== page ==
Today's loser No. 1: The anti-tunnel initiative.

A King County Superior Court judge ruled from the bench this morning that Initiative 101, which would have barred the state from building the deep-bore tunnel in city right-of-way, can't go on the ballot because it's beyond the scope of the initiative process. Judge Joan DeBuque ruled that the proposed initiative is an attempt by citizens to exercise a power that's legally reserved for the mayor and city council. The sponsor of I-101, rebuild proponent and Magnolia neighborhood activist Elizabeth Campbell, is also a backer of Referendum 1, the anti-tunnel referendum, which will be on the August ballot.

Today's loser No. 2: Metro riders.

King County Metro has already made it abundantly clear what will happen if the King County Council (or, failing that, county voters) fail to pass a temporary $20 license fee to preserve transit service trough 2013: 600,000 fewer hours of service, many routes cut drastically or eliminated entirely, nine million rides lost, and 15,000 more car trips in King County every day.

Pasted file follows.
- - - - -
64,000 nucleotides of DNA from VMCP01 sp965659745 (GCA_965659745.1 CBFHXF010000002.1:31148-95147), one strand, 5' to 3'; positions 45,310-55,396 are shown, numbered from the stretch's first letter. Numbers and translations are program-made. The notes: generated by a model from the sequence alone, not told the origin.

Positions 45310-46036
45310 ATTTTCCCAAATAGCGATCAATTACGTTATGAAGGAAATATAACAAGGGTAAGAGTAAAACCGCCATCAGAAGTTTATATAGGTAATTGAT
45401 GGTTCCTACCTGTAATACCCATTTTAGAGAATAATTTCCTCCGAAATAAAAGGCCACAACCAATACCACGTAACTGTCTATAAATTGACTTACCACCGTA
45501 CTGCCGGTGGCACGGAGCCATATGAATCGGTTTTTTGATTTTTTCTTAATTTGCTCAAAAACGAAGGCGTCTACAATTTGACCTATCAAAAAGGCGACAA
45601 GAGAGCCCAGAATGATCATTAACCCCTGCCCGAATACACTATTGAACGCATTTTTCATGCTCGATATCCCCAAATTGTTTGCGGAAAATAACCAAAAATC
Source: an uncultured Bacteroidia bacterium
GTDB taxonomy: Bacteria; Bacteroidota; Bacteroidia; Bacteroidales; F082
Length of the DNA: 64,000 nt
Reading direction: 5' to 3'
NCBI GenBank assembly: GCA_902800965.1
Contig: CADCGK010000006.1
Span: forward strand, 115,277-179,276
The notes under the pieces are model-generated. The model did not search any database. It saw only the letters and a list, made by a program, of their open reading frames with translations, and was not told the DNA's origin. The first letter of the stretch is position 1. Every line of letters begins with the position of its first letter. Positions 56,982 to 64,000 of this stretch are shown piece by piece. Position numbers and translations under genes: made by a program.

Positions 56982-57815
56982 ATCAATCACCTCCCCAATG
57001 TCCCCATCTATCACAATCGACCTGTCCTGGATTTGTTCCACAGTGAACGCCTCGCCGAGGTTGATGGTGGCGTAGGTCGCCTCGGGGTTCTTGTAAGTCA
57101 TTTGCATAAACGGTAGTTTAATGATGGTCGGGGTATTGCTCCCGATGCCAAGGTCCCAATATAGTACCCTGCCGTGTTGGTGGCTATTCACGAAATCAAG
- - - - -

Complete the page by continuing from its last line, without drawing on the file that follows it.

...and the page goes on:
At a city council briefing this morning, Metro general manager Kevin Desmond highlighted another potential downside to the cuts: As buses get more crowded, public safety could become an even bigger issue. Asked whether Metro planned to beef up its police presence on buses, Desmond said, "The short answer is no. We have a fairly small police force to begin with--65 deputies---and they're spread out all over the county. ... Our operators will bear the brunt of crowded service."
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